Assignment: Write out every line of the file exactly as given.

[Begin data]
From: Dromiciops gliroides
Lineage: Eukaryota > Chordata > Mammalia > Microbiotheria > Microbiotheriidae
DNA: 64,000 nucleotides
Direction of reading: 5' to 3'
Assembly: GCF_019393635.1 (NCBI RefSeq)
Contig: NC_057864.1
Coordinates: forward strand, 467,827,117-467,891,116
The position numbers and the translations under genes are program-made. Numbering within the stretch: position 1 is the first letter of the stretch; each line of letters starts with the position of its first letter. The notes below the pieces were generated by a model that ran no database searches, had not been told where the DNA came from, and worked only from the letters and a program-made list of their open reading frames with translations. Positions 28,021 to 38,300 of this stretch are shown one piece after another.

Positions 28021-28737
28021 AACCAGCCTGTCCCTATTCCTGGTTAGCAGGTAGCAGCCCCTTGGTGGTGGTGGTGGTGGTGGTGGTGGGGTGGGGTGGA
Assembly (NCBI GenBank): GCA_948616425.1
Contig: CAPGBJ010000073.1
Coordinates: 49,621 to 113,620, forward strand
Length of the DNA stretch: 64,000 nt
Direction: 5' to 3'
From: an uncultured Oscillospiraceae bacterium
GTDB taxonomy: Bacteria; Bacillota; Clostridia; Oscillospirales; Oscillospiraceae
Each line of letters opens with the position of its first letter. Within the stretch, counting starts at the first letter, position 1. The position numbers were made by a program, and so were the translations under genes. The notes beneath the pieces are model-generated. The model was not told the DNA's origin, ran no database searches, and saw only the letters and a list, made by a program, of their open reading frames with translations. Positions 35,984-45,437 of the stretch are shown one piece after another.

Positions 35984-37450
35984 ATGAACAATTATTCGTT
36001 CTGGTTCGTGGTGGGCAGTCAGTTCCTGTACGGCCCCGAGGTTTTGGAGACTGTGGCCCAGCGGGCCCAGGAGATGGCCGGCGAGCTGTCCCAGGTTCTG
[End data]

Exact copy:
From: Dromiciops gliroides
Lineage: Eukaryota > Chordata > Mammalia > Microbiotheria > Microbiotheriidae
DNA: 64,000 nucleotides
Direction of reading: 5' to 3'
Assembly: GCF_019393635.1 (NCBI RefSeq)
Contig: NC_057864.1
Coordinates: forward strand, 467,827,117-467,891,116
The position numbers and the translations under genes are program-made. Numbering within the stretch: position 1 is the first letter of the stretch; each line of letters starts with the position of its first letter. The notes below the pieces were generated by a model that ran no database searches, had not been told where the DNA came from, and worked only from the letters and a program-made list of their open reading frames with translations. Positions 28,021 to 38,300 of this stretch are shown one piece after another.

Positions 28021-28737
28021 AACCAGCCTGTCCCTATTCCTGGTTAGCAGGTAGCAGCCCCTTGGTGGTGGTGGTGGTGGTGGTGGTGGGGTGGGGTGGA
Assembly (NCBI GenBank): GCA_948616425.1
Contig: CAPGBJ010000073.1
Coordinates: 49,621 to 113,620, forward strand
Length of the DNA stretch: 64,000 nt
Direction: 5' to 3'
From: an uncultured Oscillospiraceae bacterium
GTDB taxonomy: Bacteria; Bacillota; Clostridia; Oscillospirales; Oscillospiraceae
Each line of letters opens with the position of its first letter. Within the stretch, counting starts at the first letter, position 1. The position numbers were made by a program, and so were the translations under genes. The notes beneath the pieces are model-generated. The model was not told the DNA's origin, ran no database searches, and saw only the letters and a list, made by a program, of their open reading frames with translations. Positions 35,984-45,437 of the stretch are shown one piece after another.

Positions 35984-37450
35984 ATGAACAATTATTCGTT
36001 CTGGTTCGTGGTGGGCAGTCAGTTCCTGTACGGCCCCGAGGTTTTGGAGACTGTGGCCCAGCGGGCCCAGGAGATGGCCGGCGAGCTGTCCCAGGTTCTG